As compared to undergrad I’m definitely more conscious of my time, but I’m not sure that the law school “environment” and the omni-present spectre of the billable hour looming above us is exactly the “cause” of this. The biggest factor is probably just that there’s more work being laid out to do and you have to be more efficient if you want to do it all – and get a decent amount of sleep. Is this just to numb us to the countless hours of hour billing that await 80% of us? Or maybe we can see it as a general training on how to work well quickly when it comes to reading and writing ideas.

The discrepancy between the market rate to retain him as an employee and the market rate for his services to clients is such that the firm will be reaping profits from his work for 80% of the year.

Can you categorize the amount a firm bills for an hour’s worth of time as a “market rate”? Clients aren’t going to be paying him the same amount they pay the firm – most likely the law economy is set up so they wouldn’t pay him at all. Market rate works a lot better to describe his salary since he can probably get a comparable job/salary elsewhere. The money’s definitely at the top though, although you can say this for a whole lot of industries. It might be exemplified by the way the BIGLAW system works, but I’m not sure that it’s a problem endemic to it.

-- JustinChung - 03 Feb 2009

-- JustinChung - 03 Feb 2009

Justin, your point is well-taken. I have no doubt that prior educational experiences mean we are all used to working efficiently and making good use of our time. The point of my ramblings was to say that there seems to be some relationship between the work and attitudes developed now and those that are embraced in the big firm atmosphere. It seems that striking the balance of class work and free time, learning to be (or not be) competitive and being mindful of how much work you are getting done in a high-pressured environment are just a few of the transferable skills.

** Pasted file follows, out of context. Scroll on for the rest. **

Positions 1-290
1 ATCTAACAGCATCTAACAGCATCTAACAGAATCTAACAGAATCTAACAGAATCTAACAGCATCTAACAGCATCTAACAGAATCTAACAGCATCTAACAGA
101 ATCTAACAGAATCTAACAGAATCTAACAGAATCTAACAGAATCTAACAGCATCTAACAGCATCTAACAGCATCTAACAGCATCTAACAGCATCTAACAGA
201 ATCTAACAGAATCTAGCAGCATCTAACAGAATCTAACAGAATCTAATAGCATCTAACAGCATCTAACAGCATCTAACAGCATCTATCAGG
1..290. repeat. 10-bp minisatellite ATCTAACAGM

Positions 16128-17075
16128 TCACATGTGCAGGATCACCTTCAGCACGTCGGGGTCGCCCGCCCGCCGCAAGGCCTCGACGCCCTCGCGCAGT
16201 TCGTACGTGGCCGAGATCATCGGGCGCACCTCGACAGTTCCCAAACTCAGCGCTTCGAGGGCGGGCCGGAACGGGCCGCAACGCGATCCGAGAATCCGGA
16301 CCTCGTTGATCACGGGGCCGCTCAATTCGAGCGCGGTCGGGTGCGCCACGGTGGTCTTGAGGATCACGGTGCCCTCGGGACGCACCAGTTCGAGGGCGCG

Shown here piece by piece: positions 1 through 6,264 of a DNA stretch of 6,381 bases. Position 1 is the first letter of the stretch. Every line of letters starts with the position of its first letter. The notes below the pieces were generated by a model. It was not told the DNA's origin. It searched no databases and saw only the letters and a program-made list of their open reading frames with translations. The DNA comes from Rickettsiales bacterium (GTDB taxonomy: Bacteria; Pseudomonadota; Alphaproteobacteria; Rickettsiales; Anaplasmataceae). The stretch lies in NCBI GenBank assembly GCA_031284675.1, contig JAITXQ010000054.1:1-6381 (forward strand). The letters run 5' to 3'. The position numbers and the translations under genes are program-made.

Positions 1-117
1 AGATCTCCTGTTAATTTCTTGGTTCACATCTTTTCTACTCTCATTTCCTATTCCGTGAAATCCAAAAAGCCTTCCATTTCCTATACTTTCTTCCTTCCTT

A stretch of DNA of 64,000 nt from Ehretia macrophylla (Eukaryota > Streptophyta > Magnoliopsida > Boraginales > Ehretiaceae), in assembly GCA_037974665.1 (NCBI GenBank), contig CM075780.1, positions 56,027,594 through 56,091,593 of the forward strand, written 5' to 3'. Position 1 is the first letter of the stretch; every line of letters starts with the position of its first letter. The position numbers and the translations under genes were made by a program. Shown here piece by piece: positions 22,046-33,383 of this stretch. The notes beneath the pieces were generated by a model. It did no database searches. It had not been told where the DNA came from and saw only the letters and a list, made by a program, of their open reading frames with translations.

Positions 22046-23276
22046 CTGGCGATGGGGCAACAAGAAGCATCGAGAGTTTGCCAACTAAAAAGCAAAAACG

And yes, being over-conscious of one's time does not seem to directly lead to a boring/distressed persona, but doing so to extremes is certainly problematic. My suggestion is that the billable framework does not skirt the line; it as been acknowledged as extreme time and time again. I have yet to work as an associate at a big firm (and don't know that I ever will), but it is not a stretch of imagination to envision that the stress, counting of the minutes and the constant pressure to be "on" bleed into life outside of work as well.

When it comes down to it, I guess it all depends on what you value: in your personal life, in your career and in who you are as a living, breathing human being. Not everyone embraces a carefree, relaxed nature, but if that is some part of who you are, perhaps you make a conscious choice to let that side of you go when you make a determination as to where you will spend your days and nights.

-- UchechiAmadi - 05 Feb 2009


Is the dynasty crumbling? AboveTheLaw says it is. The comments are all pretty disconcerting as well.

I guess it's time to...what? Look for a government job? I'm open to suggestions.

-- MichaelDreibelbis - 30 Jan 2009


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r6 - 07 Jan 2010 - 22:48:14 - IanSullivan